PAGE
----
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No matter the outcome, these lawmakers will keep trying to 'disarm hate.'

Sen. Chris Murphy led the charge to try to put an end to gun violence.

No matter the outcome, these lawmakers will keep trying to 'disarm hate.'

On June 15, Sen. Chris Murphy of Connecticut engaged in a marathon filibuster to press the issue of gun safety. His goal? To bring gun control measures to a vote.

By night's end, Murphy had won assurances from the Republican leadership that they'd allow his amendments to come up for a floor vote. While that doesn't seem like much, it's actually some pretty monumental progress when it comes to gun control — a true "third rail" issue if there is one in Washington.


Sen. Chris Murphy (D-Connecticut) speaks to reporters on June 15, 2016, after a nearly 15-hour filibuster on the Senate floor in order to force a vote on gun control. Photo by Pete Marovich/Getty Images.

Supporters of Murphy's measures have been using social media to share a simple message in the wake of the June 12 shooting in Orlando: #DisarmHate.

The terrorist attack on LGBT clubgoers was carried out with a legally purchased assault-style rifle. The attacker, Omar Mateen, was at one point on the terrorist watch list. Though he was removed following an FBI investigation, he would have still been allowed to purchase the weapon that ended 49 lives even had he remained listed.

That's one of the legal loopholes Murphy and others want addressed; the other is the question of the "gun show loophole."


The hashtag #DisarmHate got a jump start when the group Everytown for Gun Safety launched a coordinated online push.

They, of course, had their own resources to share.



Celebrities, such as Britney Spears, Kristen Bell, and others, joined in.



And then there were the lawmakers who voiced their public support for the amendments.



While it's doubtful these amendments will make it through the legislative hurdles necessary to become law, it's important not to give up.

In addition to championing this vote, Sen. Murphy shared a list of seven things you can do to help put an end to gun violence.


And while the list is filled with suggestions like "call your Senators," "talk to your friends," and "get involved with a gun violence prevention group," it's the final point that's most important: Don't give up. Because while it's easy to become cynical about what seem like Sisyphean efforts to reduce gun violence, we can't change the world with apathy.

And, regardless of how the votes go, it doesn't mean we should give up hope for a better tomorrow.

Instead, those of us who don't want to see another Orlando will simply have to wake up and start fighting anew. Will we, as society, eventually fulfill the goal of disarming hate? One can hope.

Photo courtesy of Justin Sather
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While most 10-year-olds are playing Minecraft, riding bikes, or watching YouTube videos, Justin Sather is intent on saving the planet. And it all started with a frog blanket when he was a baby.

"He carried it everywhere," Justin's mom tells us. "He had frog everything, even a frog-themed birthday party."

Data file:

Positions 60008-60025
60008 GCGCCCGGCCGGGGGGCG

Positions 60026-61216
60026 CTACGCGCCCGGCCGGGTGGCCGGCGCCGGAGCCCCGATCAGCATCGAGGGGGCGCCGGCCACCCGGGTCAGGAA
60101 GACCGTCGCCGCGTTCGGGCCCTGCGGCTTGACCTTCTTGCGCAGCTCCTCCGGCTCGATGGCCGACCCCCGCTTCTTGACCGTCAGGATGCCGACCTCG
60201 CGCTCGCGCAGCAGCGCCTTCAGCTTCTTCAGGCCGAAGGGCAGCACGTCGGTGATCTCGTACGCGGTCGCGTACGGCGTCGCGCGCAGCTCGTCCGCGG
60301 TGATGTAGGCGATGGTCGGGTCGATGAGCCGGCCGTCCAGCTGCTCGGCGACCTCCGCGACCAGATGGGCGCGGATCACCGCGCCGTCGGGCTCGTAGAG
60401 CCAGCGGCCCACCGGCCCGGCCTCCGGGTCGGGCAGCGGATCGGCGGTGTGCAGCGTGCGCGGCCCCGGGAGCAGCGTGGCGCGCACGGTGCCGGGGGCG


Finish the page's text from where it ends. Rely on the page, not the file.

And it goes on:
In kindergarten, Justin learned that frogs are an indicator species – animals, plants, or microorganisms used to monitor drastic changes in our environment. With nearly one-third of frog species on the verge of extinction due to pollution, pesticides, contaminated water, and habitat destruction, Justin realized that his little amphibian friends had something important to say.

"The frogs are telling us the planet needs our help," says Justin.

While it was his love of frogs that led him to understand how important the species are to our ecosystem, it wasn't until he read the children's book What Do You Do With An Idea by Kobi Yamada that Justin-the-activist was born.

Inspired by the book and with his mother's help, he set out on a mission to raise funds for frog habitats by selling toy frogs in his Los Angeles neighborhood. But it was his frog art which incorporated scientific facts that caught people's attention. Justin's message spread from neighbor to neighbor and through social media; so much so that he was able to raise $2,000 for the non-profit Save The Frogs.

And while many kids might have their 8th birthday party at a laser tag center or a waterslide park, Justin invited his friends to the Ballona wetlands ecological preserve to pick invasive weeds and discuss the harms of plastic pollution.

Justin's determination to save the frogs and help the planet got a massive boost when he met legendary conservationist Dr. Jane Goodall.

Photo courtesy of Justin Sather

At one of her Roots and Shoots youth initiative events, Dr. Goodall was so impressed with Justin's enthusiasm for helping frogs, she challenged the young activist to take it one step further and focus on plastic pollution as well. Justin accepted her challenge and soon after was featured in an issue of Bravery Magazine dedicated to Jane Goodall.

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Photo by Gaelle Marcel on Unsplash

As it turns out, underdog stories can have cats as the main character.

Purrington Cat Lounge, where "adoptable cats roam freely and await your visit" and patrons can pay a small entry fee for the chance to sip coffee alongside feline friends, boasted legendary adoption rates since its conception in January 2015.


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